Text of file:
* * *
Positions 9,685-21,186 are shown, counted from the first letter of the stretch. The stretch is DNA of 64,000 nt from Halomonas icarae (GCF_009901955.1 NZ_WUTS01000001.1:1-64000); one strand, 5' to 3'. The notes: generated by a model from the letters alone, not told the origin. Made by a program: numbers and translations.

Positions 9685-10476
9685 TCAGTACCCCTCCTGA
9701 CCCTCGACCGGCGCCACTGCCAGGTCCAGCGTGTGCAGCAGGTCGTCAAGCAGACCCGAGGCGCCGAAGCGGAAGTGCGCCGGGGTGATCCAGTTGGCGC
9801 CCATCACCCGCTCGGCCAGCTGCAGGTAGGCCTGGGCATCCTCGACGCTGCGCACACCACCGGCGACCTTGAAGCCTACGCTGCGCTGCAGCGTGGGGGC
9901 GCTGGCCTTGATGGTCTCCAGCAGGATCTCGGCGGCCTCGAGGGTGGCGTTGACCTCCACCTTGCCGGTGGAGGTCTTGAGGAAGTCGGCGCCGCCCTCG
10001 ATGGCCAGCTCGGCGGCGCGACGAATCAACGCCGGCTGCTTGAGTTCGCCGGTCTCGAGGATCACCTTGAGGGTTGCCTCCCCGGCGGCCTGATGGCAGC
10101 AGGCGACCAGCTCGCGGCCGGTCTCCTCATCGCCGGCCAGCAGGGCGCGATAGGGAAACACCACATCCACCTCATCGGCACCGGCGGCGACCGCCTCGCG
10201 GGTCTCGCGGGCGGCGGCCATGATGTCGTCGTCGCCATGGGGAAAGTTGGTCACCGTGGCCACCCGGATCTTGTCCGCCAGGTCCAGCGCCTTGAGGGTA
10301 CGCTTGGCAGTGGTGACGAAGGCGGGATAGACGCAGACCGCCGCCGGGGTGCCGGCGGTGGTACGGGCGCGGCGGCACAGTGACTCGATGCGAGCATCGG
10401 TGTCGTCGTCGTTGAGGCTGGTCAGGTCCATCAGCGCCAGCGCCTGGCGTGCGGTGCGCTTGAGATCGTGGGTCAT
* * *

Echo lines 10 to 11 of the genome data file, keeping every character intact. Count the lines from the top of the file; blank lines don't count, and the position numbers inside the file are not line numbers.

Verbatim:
10301 CGCTTGGCAGTGGTGACGAAGGCGGGATAGACGCAGACCGCCGCCGGGGTGCCGGCGGTGGTACGGGCGCGGCGGCACAGTGACTCGATGCGAGCATCGG
10401 TGTCGTCGTCGTTGAGGCTGGTCAGGTCCATCAGCGCCAGCGCCTGGCGTGCGGTGCGCTTGAGATCGTGGGTCAT